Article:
The destructive response to globalisation is a sickle-abusing power grab. Here disenfranchised factional or nationalist groups arm themselves with ideological and military weaponry and go on the rampage. Their resistance is instinctive, their sense of injustice whipping up rage and desires for revenge that are both delusional and psychotic, laying waste to city upon city, community upon community, destroying that which if they stopped and thought rationally for long enough they would realise they are seeking to protect. Destructive groups play into the hands of the corporate totalitarians. While groups such as IS may believe they are taking back power rightfully theirs, they are unwittingly serving the agenda of the power elite, a power elite that sets about fostering these very factional nationalistic groups for its own purposes. It is ironic that extreme outraged calls for some sort of justice are simply doing the work of the totalitarians, providing failed state upon failed state whilst justifying increases in security and surveillance measures in the so-called free democratic west. These wanton destroyers are unwittingly complicit in the agenda of the War on Terror, a mob of blood-lusting brutes sent forth on a killing frenzy, creating more carnage than all the Hollywood blockbusters combined.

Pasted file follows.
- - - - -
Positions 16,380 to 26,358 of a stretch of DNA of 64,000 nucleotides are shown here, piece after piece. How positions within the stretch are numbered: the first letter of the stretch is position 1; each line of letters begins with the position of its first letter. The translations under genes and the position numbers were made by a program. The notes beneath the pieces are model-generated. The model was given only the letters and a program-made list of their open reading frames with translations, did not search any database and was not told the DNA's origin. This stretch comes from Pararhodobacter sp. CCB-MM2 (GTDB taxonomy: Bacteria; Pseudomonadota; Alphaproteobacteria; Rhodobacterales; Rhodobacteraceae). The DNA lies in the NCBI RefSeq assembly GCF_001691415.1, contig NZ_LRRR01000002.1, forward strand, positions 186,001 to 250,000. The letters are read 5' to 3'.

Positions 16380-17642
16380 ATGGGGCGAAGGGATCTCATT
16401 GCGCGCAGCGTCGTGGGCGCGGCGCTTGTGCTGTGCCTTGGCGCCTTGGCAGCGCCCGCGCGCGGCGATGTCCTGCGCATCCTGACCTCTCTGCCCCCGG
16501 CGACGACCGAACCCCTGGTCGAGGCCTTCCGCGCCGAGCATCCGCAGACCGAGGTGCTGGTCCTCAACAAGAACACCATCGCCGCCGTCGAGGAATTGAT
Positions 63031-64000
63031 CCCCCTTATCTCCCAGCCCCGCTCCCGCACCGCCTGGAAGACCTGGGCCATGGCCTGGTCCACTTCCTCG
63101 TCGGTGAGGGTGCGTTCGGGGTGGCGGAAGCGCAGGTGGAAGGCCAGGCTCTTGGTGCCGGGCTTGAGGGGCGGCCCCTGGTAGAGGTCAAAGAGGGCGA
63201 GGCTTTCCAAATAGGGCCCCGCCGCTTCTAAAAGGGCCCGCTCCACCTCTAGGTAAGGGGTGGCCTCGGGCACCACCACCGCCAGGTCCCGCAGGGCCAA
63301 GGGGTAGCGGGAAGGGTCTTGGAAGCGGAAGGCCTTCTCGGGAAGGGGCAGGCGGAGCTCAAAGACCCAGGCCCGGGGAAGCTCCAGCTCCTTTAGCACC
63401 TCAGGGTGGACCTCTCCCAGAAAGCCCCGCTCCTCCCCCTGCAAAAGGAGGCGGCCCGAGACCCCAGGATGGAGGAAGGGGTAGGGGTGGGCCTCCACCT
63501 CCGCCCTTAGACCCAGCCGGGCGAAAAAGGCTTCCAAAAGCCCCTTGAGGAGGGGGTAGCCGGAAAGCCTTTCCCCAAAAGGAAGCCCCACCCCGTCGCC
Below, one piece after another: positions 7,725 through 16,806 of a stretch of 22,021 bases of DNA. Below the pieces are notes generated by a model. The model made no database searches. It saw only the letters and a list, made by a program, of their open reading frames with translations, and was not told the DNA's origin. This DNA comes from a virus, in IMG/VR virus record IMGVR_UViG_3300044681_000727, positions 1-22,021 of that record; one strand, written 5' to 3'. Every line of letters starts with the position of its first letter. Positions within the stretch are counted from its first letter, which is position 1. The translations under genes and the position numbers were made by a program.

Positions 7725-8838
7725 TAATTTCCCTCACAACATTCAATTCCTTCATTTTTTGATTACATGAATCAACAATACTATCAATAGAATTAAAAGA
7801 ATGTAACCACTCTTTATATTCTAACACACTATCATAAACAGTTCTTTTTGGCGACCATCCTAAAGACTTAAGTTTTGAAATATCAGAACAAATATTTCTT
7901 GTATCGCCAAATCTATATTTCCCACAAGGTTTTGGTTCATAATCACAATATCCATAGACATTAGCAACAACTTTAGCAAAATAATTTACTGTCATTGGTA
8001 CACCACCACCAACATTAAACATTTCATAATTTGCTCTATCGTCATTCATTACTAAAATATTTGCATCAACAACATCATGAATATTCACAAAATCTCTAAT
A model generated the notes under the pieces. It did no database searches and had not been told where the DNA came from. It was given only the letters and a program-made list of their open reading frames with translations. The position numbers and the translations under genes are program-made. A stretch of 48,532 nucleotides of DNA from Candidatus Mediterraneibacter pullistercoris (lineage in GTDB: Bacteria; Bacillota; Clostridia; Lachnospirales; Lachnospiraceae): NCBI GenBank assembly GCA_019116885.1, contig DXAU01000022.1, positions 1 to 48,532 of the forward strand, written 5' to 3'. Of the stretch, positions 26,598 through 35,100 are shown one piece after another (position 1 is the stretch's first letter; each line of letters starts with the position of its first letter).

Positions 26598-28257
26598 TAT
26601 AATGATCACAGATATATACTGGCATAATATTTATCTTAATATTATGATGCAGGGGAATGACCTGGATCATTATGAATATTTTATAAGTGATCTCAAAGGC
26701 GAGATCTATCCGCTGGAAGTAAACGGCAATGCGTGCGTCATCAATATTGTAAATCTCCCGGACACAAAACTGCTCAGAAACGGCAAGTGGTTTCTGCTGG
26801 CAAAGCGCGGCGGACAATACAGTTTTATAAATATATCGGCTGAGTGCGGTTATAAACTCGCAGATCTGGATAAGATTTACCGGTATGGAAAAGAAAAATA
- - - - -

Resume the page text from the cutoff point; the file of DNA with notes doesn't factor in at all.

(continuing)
While apparently lacking in the drama, almost the heroism of the destructive response, I believe there is only one constructive solution available to us and one we must pursue with vigour. It is the path of the people’s collective.  It involves cooperation, goodwill, egalitarianism and a will to transcend personality differences for the good of the whole. Yet also a need for courage, resilience and perseverance. Constructive acts that seek to demonstrate to the super rich and powerful, that we are not taking their shit any more. That we will fight, we will campaign, we will protest Occupy style, and we too, will carry a sickle in our hands.

The sickle is a tool for harvest, for the constructive response to our times must be one aligned with the land and must be focused on local economies. Whether it be the Permaculture inspired Transition Towns, the creation in Bristol of the Bristol Pound, or the people’s collective of Marinaleda, we need to celebrate each move in the direction of constructive responses to global power that seek change outside the corporate-city walls. Snip the ties that bind us at every turn to the global corporate machine. Reclaim what is rightfully ours – our autonomy. The sickle will save us, if we use it as a tool to empower and not destroy. And perhaps in pushing against the wheel as it turns in retrograde, at least apply a brake.